With a new rule taking effect this week, federal officials are looking to compel businesses to significantly increase the number of people with disabilities that they employ.

The rule requires most federal contractors to ensure that people with disabilities account for at least 7 percent of workers within each job group in their workforce.

While officials at the U.S. Department of Labor say they are not establishing a firm hiring quota for contractors, they do expect that businesses servicing the government will work toward achieving the target. Contractors that fail to meet the goal and do not show sufficient effort toward reaching the 7 percent threshold could lose their contracts under the new rule.

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Disability advocates say the added pressure on federal contractors will go a long way.

“Federal contractors represent 22 percent of the American workforce and an aspirational 7 percent hiring goal means the rule will create real jobs, at all levels of seniority, for Americans with disabilities,” said Mark Perriello, president and CEO of the American Association of People with Disabilities.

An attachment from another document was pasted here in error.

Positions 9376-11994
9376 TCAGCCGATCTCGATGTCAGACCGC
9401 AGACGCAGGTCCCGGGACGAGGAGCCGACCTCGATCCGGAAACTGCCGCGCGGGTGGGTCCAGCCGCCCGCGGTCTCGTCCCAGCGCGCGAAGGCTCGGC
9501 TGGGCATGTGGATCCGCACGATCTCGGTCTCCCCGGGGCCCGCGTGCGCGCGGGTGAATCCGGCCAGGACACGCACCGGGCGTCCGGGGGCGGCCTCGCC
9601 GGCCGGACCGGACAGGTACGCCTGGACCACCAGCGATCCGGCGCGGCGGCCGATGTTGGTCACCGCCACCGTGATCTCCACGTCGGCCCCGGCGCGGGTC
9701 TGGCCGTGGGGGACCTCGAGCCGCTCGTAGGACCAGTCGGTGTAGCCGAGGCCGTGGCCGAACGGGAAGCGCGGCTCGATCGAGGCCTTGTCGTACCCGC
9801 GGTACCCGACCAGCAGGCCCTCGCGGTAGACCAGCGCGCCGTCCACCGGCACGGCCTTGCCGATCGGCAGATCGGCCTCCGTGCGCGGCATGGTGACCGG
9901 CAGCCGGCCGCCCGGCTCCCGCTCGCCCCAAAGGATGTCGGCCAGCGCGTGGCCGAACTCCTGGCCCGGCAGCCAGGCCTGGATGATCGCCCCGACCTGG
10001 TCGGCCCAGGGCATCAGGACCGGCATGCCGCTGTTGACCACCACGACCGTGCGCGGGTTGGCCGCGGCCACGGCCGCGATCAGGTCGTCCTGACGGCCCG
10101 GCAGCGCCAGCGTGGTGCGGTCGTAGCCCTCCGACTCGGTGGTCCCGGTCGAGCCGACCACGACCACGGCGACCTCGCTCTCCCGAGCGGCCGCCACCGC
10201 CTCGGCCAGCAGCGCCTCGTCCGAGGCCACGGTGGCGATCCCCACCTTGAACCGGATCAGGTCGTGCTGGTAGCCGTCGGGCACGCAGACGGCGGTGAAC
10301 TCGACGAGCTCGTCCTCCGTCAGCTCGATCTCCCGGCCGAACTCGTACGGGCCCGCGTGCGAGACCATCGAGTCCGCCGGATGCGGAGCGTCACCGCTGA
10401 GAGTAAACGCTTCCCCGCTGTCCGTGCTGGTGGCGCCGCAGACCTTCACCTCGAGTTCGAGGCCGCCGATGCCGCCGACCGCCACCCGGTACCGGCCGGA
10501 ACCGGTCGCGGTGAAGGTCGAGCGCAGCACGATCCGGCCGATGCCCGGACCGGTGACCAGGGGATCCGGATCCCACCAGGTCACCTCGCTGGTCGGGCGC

Perriello said he expects that the government’s new requirement for contractors will ultimately have a ripple effect throughout the economy, with the potential to “transform employment opportunities for people with disabilities.”

Under the rule, businesses with at least 50 employees and $50,000 in federal contracts must take specific steps surrounding recruitment, training, record keeping and policy dissemination, all designed to up employment of those with disabilities. Similar steps are already required to promote inclusion of women and minorities in the workplace.

The changes could mean up to 585,000 jobs for people with disabilities within the first year alone, the Labor Department said last year when the rule was finalized.

The plan has faced opposition from some businesses and was challenged in court by the construction industry trade group, Associated Builders and Contractors. Just last week, however, a judge with the U.S. District Court for the District of Columbia upheld the Labor Department rules paving the way for them to be implemented on schedule.